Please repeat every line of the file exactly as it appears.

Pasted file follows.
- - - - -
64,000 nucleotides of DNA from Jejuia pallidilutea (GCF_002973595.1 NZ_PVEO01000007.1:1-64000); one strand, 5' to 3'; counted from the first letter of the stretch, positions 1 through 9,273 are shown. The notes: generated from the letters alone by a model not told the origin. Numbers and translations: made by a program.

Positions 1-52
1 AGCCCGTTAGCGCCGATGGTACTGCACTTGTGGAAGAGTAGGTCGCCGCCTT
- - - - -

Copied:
64,000 nucleotides of DNA from Jejuia pallidilutea (GCF_002973595.1 NZ_PVEO01000007.1:1-64000); one strand, 5' to 3'; counted from the first letter of the stretch, positions 1 through 9,273 are shown. The notes: generated from the letters alone by a model not told the origin. Numbers and translations: made by a program.

Positions 1-52
1 AGCCCGTTAGCGCCGATGGTACTGCACTTGTGGAAGAGTAGGTCGCCGCCTT